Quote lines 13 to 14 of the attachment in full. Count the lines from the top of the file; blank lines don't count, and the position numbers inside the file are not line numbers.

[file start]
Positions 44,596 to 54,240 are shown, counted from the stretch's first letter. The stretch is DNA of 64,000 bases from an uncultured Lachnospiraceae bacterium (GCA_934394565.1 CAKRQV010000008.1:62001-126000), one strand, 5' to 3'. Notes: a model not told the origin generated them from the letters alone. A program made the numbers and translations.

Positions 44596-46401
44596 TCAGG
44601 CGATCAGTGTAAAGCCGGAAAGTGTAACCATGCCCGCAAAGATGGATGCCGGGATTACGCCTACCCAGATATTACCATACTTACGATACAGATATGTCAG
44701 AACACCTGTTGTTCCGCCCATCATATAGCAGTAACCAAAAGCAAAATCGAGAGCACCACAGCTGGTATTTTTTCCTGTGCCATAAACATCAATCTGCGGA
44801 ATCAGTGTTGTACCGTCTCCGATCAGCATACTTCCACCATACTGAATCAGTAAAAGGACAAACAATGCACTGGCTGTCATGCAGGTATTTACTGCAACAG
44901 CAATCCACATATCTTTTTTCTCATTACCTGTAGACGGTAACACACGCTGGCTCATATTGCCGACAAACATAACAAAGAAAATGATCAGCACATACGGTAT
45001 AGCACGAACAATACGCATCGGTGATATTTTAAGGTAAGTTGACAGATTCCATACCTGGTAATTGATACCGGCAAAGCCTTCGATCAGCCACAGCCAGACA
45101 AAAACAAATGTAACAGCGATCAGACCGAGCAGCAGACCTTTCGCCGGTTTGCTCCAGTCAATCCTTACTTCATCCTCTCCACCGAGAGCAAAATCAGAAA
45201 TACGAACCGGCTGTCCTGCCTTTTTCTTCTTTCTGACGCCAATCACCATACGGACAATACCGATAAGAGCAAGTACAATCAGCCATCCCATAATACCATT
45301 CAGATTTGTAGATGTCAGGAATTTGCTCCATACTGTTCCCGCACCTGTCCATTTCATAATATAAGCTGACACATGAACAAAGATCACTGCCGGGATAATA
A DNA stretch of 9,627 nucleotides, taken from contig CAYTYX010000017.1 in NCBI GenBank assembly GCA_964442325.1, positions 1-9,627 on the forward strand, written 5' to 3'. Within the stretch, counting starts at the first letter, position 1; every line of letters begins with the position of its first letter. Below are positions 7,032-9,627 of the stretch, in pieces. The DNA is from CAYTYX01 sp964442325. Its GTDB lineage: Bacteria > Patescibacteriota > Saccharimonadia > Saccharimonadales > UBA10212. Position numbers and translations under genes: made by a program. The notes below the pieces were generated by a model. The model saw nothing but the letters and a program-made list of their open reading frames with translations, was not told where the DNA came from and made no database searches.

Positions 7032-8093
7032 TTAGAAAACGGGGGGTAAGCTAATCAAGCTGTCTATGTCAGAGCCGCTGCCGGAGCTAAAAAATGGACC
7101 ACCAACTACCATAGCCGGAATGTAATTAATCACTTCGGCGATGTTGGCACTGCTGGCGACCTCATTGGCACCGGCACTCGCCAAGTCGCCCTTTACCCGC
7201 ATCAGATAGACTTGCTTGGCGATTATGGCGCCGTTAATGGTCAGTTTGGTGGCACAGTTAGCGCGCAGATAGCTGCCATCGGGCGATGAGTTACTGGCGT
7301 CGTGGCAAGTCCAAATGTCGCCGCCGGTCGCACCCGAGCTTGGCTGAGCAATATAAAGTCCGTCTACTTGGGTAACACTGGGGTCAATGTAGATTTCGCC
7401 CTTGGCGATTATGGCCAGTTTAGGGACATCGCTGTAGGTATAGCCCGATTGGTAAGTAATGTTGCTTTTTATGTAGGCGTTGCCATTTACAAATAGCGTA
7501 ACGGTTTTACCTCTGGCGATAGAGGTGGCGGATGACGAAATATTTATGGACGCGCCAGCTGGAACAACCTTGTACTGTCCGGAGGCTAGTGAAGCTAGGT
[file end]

Positions 7032-8093
7032 TTAGAAAACGGGGGGTAAGCTAATCAAGCTGTCTATGTCAGAGCCGCTGCCGGAGCTAAAAAATGGACC